OECD Publishes Phase 4 Anti-Bribery Implementation Report on Germany

In June, the OECD published their Phase 4 report (the "Report") on Germany's implementation of the 1997 OECD Anti-Bribery Convention.  The OECD published their Phase 3 report on Germany in March 2011.

The Report describes Germany's achievements, challenges, and enforcement practices related to its foreign bribery laws.  Since 1999, there have been 67 bribery cases in Germany that have resulted in 328 individuals and 18 entities being sanctioned.  A majority of these having occurred in the last 5 years.  This rate places Germany among the highest enforcers of the Anti-Bribery Convention in the world.  

The Working Group commended Germany for holding individuals responsible, but noted a concern that there appeared to be insufficient enforcement against companies.  The Report noted that Germany has demonstrated an ability to detect bribery allegations through multiple sources including Mutual Legal Assistance, self-reporting by companies, coordination with tax authorities, and joint investigative teams in multi-jurisdiction investigations.    

Bribery Risks in Light of Trade Profile

Germany is the largest European economy and the 4th largest economy in the world.  It accounted for 7.85% of the world's exports in 2016.(1)  The German economy is very strongly oriented towards exports. Exports accounted for almost half of Germany's GDP in 2016.(2)  47% of German foreign direct investment is in the United States, UK, Luxembourg, and the Netherlands.(3)  Many of the bribery allegations involving German companies and nationals related to projects in Central, Eastern, and South-Eastern Europe.  

Germany's trading with China has increased substantially recently.  German imports from and exports to China rose to 180 billion USD in 2016 and Germany became the largest recipient of Chinese foreign direct investment in 2017.(4)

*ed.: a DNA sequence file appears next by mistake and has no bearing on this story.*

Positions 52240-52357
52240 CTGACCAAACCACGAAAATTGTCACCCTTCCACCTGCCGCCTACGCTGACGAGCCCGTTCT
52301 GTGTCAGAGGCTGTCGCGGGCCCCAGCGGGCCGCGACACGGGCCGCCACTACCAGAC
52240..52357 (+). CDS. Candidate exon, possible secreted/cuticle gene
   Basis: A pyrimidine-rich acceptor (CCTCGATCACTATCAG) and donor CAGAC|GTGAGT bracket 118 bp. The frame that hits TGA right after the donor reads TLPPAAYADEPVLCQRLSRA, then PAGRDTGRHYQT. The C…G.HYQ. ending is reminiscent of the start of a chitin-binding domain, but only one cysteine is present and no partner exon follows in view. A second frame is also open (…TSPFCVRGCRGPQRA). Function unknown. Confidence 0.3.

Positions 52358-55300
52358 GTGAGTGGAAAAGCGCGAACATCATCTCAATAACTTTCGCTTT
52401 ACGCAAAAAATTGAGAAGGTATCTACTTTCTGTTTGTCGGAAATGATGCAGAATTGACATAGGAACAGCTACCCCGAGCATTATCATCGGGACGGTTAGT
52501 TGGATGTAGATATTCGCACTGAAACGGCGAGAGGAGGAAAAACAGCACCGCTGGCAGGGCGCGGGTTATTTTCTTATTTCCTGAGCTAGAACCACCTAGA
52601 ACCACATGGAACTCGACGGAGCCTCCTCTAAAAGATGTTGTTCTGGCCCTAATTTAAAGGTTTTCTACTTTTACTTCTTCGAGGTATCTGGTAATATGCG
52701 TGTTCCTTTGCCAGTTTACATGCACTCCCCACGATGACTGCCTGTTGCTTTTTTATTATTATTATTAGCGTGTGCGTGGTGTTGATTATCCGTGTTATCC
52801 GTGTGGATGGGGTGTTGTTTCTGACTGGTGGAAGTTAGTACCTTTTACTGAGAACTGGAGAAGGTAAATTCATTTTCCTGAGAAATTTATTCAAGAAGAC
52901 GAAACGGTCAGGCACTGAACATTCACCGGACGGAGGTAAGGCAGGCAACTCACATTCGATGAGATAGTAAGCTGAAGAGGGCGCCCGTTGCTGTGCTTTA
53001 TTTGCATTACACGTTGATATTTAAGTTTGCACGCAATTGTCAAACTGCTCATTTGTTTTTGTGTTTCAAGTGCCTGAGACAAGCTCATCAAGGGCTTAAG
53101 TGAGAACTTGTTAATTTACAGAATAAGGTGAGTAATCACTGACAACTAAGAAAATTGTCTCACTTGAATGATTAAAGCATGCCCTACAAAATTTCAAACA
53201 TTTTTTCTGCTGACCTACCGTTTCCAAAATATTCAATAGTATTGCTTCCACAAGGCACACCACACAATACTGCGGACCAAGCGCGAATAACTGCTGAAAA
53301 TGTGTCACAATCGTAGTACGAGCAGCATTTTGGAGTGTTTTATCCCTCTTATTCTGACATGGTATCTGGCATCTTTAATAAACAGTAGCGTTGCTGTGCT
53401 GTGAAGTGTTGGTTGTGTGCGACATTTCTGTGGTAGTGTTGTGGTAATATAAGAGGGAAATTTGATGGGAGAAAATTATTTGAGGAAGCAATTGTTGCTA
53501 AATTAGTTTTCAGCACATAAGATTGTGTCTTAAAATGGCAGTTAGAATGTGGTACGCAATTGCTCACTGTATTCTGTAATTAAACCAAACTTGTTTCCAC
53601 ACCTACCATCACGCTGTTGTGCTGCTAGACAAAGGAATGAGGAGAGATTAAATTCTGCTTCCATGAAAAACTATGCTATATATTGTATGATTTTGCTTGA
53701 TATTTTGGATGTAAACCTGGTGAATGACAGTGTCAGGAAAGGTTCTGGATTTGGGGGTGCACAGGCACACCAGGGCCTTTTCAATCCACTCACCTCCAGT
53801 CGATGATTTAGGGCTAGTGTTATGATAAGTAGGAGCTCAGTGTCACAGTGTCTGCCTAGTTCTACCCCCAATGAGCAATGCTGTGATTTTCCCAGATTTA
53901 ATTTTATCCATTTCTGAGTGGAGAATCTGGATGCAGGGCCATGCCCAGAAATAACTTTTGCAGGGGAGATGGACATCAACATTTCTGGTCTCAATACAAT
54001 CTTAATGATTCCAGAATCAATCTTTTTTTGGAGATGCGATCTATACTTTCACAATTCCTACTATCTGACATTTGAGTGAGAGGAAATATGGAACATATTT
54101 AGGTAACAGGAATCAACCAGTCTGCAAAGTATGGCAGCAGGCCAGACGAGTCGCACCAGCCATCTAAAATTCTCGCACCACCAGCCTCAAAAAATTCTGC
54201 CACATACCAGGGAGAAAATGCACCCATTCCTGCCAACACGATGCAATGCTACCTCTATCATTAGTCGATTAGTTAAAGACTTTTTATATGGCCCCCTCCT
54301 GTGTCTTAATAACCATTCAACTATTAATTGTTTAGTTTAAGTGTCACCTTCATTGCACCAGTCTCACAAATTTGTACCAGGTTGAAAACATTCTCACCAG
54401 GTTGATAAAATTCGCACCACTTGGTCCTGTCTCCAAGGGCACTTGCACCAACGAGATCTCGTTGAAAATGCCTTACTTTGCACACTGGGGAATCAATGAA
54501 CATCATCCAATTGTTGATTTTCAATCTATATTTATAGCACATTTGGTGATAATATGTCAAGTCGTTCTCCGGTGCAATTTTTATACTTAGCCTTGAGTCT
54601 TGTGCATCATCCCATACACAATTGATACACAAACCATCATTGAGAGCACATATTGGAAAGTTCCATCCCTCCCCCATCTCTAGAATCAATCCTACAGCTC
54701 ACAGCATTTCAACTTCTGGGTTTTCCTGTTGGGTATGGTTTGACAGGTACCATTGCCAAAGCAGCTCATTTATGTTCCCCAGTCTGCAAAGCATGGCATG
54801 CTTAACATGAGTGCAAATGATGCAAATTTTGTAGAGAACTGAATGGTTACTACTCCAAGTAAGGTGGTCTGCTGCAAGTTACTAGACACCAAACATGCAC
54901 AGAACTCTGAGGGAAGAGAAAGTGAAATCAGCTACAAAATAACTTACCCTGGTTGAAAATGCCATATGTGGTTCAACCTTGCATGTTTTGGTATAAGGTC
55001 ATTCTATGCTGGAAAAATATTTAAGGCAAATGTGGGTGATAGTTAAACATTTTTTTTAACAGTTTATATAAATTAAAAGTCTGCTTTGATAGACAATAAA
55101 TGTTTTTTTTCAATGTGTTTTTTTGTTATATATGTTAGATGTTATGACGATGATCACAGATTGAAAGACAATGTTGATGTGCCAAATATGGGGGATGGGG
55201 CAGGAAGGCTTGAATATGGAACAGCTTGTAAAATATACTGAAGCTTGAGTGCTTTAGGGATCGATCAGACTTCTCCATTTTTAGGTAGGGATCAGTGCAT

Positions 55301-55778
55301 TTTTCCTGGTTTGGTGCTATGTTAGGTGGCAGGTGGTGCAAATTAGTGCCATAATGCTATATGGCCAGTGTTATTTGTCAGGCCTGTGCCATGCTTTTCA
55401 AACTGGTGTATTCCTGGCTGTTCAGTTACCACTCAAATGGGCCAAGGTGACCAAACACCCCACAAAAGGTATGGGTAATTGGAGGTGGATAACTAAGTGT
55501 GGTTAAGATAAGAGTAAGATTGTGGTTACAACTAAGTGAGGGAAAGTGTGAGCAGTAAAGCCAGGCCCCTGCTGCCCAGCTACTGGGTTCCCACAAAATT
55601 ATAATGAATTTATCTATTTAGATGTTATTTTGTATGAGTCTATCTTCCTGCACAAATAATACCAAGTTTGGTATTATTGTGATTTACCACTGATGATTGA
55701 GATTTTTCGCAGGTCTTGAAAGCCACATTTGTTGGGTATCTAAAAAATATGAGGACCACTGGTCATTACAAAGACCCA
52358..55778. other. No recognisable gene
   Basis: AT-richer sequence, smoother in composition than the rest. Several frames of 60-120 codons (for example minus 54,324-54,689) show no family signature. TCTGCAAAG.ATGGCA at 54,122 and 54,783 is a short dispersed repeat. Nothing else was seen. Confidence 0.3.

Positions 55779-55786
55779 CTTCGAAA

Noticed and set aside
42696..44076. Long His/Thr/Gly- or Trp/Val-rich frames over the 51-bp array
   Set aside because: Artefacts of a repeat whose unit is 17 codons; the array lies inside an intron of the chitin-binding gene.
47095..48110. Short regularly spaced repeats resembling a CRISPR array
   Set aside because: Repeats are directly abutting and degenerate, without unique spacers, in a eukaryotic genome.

Germany has a high exposure to the risk of bribery of foreign officials due to its dependency on exports and its trading in high-risk industrial sectors in high-risk jurisdictions.(5

Bribery Cases        

Since 2011 there have been 121 foreign bribery cases being investigated, with 35 still under investigation and 42 cases terminated due to insufficient grounds.  47 cases have resulted in sanctions on individuals and/or companies.  In the last five years the rate of enforcement has increased significantly over the previous ten years.  

Report Conclusions and Recommendations

  • German tax authorities have played a large role in detecting foreign bribery cases.
  • There is strong cooperation between tax authorities, prosecutors, and the Police.
  • OECD commends Germany's efforts to investigate, prosecute, and sanction individuals.
  • Germany plays a leading role in enforcing the Anti-Bribery Convention.
  • A couple of the many recommendations included that they provide clear guidance to companies about self-reporting procedures and that they amend legislation to provide clear protections for whistle-blowers.

Case Examples from the Report

Aviation company: "A subsidiary of a German aviation company paid bribes amounting to EUR 100 000 between 2007 and 2011 to responsible persons of an aviation authority in a central African state to facilitate the securing more consulting service contracts for the privatisation of the African state run airports. The benefits resulting from the concluded consulting service contract were estimated to equal the paid bribes. The investigation proceedings were initiated in 2013 based on information self-reported by the company and received from foreign authorities. In the course of the investigation, MLA requests were sent to three Parties to the Convention in 2014 and 2017. Informal contacts were established with one Party prior to the execution of one of the MLA requests. The German aviation company was held liable by Cologne Local Court in 2014 and received a EUR 100 000 regulatory fine. No individual was held liable in this case."(6)

DB Schenker (Russia): "DB Schenker, a German logistics provider of the state-owned German rail company Deutsche Bahn, was commissioned to deliver car parts to Russia. Bribes amounting to EUR 1.7 million were paid to customs officers in order to get these officers to forego the customs controls and to accelerate customs clearance. The Cologne Public Prosecutor office opened an investigation in 2013 based on an anonymous report which led Schenker’s parent company DB Deutsche Bahn to self-report to law enforcement authorities. In total, seven individuals, including the former chief executive, entered into a resolution pursuant to section 153a CCP. In turn, DB Schenker was held liable by the Cologne Local Court in 2016 and received an overall regulatory fine of EUR 2 million. The punitive component of the fine is EUR 300°000 and the confiscatory component EUR 1.7 million.186 The prosecutors indicate that the amount of the confiscatory component is equal to the amount of the bribe payments because the proceeds of bribery could not be estimated."

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